Schools. Transparency vs Opaque.

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Tree of learning at elementary school.

Think of an elementary school. From my last several classrooms, I could take just a few steps and see the front and back doors at the same time. The glass doors were sparkling clean with no smudges except from children’s hands. Those spots appeared to be cleaned immediately. The sparkling glass made the school doors transparent. Therefore, it is assumed that the school is transparent and not opaque in any way.

Is every aspect of the school transparent? Perhaps. Perhaps not. The sparkling glass can possibly be a mirage in many ways.

One way that the sparkling glass may not be completely transparent occurs because of necessary security. In many (if not most) schools, parents and other visitors are not readily allowed to walk into a school of their own volition. This is incredibly important. Visitors may have to punch a button on an intercom for possible entry to the school. There may be several monitors in the reception area of the office to show visitors at the door. Parents also should be given explanations for security measures at the school. Security plans vary from school to school, from district to district.

school glass door one

A person in authority may look at one of the screens and either allow the person to enter or not approve entrance. In this case, the door would be automatically unlocked to let the visitor in and automatically locked back again. A security guard might spend the day near the front door… monitoring every move of the children and visitors. Teachers might not be allowed to enter the building at free will when arriving at school.

Did I feel safer and in a good position to keep the children safe when I was teaching? Absolutely. Security measures were in place. No doubt, a safe environment moves teaching to a new and more confident level. Have these security measures taken away a sense of total transparency? Yes, they have and thank goodness for that!

There might be parents who feel left out of their child’s classroom and do not understand the new stringent requirements for entering school buildings. Or they may not understand the need to make an appointment to visit their child’s classroom. Certainly, background checks on parents or guardians are appropriately made when a child enrolls at a school.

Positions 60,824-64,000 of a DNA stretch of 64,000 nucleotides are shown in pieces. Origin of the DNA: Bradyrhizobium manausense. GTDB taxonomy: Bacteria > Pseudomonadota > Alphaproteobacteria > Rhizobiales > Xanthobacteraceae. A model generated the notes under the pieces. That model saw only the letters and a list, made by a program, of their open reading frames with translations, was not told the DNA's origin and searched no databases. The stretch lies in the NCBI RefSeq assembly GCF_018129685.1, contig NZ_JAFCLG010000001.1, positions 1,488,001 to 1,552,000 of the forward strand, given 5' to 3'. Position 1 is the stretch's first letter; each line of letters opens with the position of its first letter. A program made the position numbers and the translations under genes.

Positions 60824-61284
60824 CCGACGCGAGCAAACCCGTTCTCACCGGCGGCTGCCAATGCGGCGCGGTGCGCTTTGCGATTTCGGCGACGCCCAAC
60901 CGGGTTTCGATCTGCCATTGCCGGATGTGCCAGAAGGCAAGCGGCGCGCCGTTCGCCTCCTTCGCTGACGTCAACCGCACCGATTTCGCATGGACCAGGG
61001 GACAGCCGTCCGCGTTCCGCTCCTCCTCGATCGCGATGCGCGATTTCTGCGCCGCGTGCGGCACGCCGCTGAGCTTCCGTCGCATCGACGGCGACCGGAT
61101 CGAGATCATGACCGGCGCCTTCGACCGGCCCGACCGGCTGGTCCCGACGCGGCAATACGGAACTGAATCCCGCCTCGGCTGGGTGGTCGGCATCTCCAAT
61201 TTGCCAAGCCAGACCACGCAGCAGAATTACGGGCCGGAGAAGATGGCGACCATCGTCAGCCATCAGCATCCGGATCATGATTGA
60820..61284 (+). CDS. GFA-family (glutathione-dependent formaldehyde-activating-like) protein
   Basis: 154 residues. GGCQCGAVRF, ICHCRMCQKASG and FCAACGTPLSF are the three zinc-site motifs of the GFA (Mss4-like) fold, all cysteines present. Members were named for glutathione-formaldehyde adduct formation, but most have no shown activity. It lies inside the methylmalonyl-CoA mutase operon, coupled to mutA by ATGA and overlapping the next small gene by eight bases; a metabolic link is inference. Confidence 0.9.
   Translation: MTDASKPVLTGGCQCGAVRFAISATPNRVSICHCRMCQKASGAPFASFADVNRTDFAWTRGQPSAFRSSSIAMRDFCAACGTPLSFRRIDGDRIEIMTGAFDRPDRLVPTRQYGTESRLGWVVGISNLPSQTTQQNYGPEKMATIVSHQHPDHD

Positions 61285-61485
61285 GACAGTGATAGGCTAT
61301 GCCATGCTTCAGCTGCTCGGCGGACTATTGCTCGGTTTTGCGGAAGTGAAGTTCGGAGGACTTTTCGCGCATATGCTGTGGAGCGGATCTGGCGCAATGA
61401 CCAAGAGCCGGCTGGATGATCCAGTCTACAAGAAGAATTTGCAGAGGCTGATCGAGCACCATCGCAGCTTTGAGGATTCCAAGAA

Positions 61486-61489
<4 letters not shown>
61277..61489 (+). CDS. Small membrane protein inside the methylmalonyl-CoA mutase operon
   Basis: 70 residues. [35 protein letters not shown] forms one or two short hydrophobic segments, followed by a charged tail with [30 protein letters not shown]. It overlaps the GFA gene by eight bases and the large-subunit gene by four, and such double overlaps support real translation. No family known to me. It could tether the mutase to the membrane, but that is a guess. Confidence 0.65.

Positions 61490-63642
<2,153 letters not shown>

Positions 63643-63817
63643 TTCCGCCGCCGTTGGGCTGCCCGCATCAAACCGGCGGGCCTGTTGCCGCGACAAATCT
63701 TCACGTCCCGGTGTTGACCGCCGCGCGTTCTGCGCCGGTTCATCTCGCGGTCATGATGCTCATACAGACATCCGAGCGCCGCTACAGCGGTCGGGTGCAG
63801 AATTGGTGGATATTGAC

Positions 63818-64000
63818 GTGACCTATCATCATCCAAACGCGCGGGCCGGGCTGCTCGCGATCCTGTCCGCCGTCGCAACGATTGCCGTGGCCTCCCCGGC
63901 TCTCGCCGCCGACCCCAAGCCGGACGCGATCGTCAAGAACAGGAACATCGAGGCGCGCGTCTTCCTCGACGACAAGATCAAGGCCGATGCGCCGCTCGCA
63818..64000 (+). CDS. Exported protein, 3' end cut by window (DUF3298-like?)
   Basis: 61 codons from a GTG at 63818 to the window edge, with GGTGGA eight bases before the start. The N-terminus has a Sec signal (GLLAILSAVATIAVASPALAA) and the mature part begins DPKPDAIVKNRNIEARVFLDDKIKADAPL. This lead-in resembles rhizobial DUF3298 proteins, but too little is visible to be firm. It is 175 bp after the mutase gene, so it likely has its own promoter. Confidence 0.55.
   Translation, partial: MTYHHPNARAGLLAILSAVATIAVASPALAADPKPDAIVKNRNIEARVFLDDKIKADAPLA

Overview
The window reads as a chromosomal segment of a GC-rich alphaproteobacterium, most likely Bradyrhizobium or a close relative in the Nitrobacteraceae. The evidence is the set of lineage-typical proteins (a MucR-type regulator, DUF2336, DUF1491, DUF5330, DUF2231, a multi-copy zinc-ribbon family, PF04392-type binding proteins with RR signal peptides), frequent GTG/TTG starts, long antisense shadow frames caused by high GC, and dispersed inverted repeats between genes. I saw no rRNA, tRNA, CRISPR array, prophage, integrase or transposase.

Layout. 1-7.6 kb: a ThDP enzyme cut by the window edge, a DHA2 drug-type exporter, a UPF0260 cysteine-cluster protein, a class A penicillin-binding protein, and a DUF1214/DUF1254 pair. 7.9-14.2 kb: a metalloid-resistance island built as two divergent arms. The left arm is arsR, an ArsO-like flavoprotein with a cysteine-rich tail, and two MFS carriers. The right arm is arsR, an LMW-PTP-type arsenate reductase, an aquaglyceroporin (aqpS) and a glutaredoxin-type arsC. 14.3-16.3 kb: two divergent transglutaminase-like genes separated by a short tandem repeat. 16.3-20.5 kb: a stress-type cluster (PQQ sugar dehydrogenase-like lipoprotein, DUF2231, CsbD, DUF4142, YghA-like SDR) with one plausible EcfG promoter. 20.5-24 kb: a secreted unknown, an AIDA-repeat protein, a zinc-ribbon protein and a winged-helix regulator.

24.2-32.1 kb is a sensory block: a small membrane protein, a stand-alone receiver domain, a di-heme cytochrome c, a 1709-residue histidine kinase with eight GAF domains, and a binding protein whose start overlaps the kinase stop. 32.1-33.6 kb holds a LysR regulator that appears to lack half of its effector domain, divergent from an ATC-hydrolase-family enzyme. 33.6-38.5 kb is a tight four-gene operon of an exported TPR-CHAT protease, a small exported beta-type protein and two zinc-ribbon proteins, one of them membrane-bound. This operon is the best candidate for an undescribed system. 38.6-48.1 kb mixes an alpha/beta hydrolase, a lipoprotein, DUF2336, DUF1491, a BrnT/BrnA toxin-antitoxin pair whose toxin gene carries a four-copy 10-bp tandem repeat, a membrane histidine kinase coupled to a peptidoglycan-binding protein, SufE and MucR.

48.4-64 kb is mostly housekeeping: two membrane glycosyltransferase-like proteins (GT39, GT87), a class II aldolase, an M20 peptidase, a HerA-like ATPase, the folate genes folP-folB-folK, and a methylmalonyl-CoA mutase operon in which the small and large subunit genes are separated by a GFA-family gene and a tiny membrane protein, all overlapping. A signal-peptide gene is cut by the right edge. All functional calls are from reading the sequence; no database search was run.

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Without a positive background check, a parent would not be allowed to help on a Field Trip… plus other restrictions. Definitely a sign of the times! However, excellent schools can be identified to be positively transparent and not opaque in several other important ways. The U.S. Department of Education has published a document regarding best practices for school transparency.

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The following information is from… http://ptac.ed.gov

The U.S. Department of Education established the Privacy Technical Assistance Center (PTAC) as a “one-stop” resource for education stakeholders to learn about data privacy, confidentiality and security practices related to student-level longitudinal data systems and other uses of student data.

PTAC states the following regarding the look of transparency concerning information collected within schools…

PTAC has published this document to provide several recommendations for keeping parents and students better informed about schools’ and districts’ collection and use of student data. The recommendations contained in the guidance can be divided into three main categories: (1) what information schools and districts ought to communicate to parents; (2) how to convey that information in a way that parents can understand; and (3) how to respond to parent inquiries about student data policies and practices.

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Some of the best practices for transparency covered in the PTAC document include:

  • making information about your student data policies and practices easy to find on your public webpage

  • publishing a data inventory that details what information you collect about your students, and what you use it for

  • explaining to parents what, if an, personal information is shared with third parties and for what purpose(s)

  • using multi-layered communication strategies that tailor the complexity of the information to the medium, and telling parents where they can get more detailed information if they want it

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Data indeed does drive instruction in many school districts. Privacy protection for any and all dissemination of student information is paramount in building parent confidence. This practice can begin the atmosphere of transparency on a school campus already questioning security measures. The key is dialogue between administrators, teachers, parents and students. The result is open discussion and trust without a hint of anything opaque.

https://dailypost.wordpress.com/prompts/opaque/

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